After the hopes of so many were dashed, we are now back to the point where a new drug under study has shown enough promise to make it to Phase III. The FDA has shown interest and flexibility to allow this Phase III to go forward with a modified primary endpoint, instead of starting over from scratch. Even Wall Street responded with the dollars necessary to assure this start-up can see this through.

Only a few days ago, Neuren Pharmaceuticals joined the chorus with a promising press release of their own. They reported back with encouraging results for the Phase II clinical trial of their own study. Suddenly, things are looking up.

It looks like Fragile X research could be experiencing a resurgence.

This all could have easily gone the way of many others that have disappointed us all. But it didn’t… and that’s really good news.

Author

Tony FerlendaTony Ferlenda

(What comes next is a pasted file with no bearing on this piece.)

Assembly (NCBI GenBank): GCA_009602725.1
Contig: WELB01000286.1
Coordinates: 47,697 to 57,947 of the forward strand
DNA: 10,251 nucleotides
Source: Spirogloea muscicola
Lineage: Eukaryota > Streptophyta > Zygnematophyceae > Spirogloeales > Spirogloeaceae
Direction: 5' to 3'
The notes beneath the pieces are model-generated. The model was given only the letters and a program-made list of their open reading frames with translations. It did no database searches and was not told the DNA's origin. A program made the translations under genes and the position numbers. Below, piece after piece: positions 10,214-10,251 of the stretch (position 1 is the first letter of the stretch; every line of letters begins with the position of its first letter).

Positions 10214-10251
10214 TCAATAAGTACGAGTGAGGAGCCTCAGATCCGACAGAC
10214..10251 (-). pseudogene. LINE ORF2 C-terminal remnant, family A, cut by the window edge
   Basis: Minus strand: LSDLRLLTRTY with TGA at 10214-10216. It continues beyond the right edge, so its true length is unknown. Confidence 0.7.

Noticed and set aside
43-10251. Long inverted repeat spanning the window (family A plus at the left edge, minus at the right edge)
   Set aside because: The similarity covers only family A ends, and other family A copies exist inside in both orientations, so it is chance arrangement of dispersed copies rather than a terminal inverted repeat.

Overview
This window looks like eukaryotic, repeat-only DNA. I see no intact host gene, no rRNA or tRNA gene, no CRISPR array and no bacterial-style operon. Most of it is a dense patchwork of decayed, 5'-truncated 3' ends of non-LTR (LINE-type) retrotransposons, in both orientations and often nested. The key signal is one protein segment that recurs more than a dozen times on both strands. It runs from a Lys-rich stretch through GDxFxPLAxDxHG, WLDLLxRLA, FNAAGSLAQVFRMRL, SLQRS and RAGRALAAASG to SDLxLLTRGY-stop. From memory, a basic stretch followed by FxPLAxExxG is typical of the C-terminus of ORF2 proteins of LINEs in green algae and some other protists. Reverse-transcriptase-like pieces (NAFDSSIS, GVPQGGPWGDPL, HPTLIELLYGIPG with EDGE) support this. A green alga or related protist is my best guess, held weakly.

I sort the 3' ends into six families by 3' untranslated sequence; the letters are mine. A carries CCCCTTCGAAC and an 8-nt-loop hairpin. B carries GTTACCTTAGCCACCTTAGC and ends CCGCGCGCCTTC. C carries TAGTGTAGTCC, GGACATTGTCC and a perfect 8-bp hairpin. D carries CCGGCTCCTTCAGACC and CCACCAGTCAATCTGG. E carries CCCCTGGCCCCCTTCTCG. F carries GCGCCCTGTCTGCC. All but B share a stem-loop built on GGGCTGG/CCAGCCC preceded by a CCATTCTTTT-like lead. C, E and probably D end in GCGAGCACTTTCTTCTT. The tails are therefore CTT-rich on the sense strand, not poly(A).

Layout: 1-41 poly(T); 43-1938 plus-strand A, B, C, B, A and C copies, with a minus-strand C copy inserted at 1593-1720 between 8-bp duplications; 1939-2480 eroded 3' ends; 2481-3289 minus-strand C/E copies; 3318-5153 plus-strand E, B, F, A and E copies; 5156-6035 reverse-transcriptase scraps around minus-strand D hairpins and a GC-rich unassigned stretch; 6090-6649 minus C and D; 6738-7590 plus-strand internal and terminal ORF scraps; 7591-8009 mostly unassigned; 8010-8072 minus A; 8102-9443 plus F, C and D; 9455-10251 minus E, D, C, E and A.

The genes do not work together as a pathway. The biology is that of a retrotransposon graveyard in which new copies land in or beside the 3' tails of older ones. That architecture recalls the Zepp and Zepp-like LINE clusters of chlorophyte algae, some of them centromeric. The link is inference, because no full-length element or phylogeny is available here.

is the Chief Executive Officer of the NFXF. He brings more than 20 years of nonprofit leadership experience, fundraising skills and operational knowledge to the team. He holds a BA in Communication Studies from State University of New York and an MA in Public Administration from Syracuse University. Outside of his work and volunteer efforts, Tony enjoys running, playing tennis and spending time with his family.

[[1]]Primary endpoint is a validated test which is administered before an experimental drug is given and then again after, to determine whether or not the drug made a difference.[[1]]

[[2]]The secondary endpoint is a second test capable of demonstrating whether and how much a drug under study improved. In this case, Alcobra’s drug’s effect on Fragile X symptoms.[[2]]

[[3]]The Orphan Drug Act (ODA) provides for granting special status to a drug or biological product (“drug”) to treat a rare disease or condition upon request of a sponsor.[[3]]

By | 2015-12-10T13:13:52+00:00 Dec 10, 2015|FXS, Keeping You Informed, News Reports and Commentaries|Comments Off on Is Fragile X Research Headed for a Resurgence?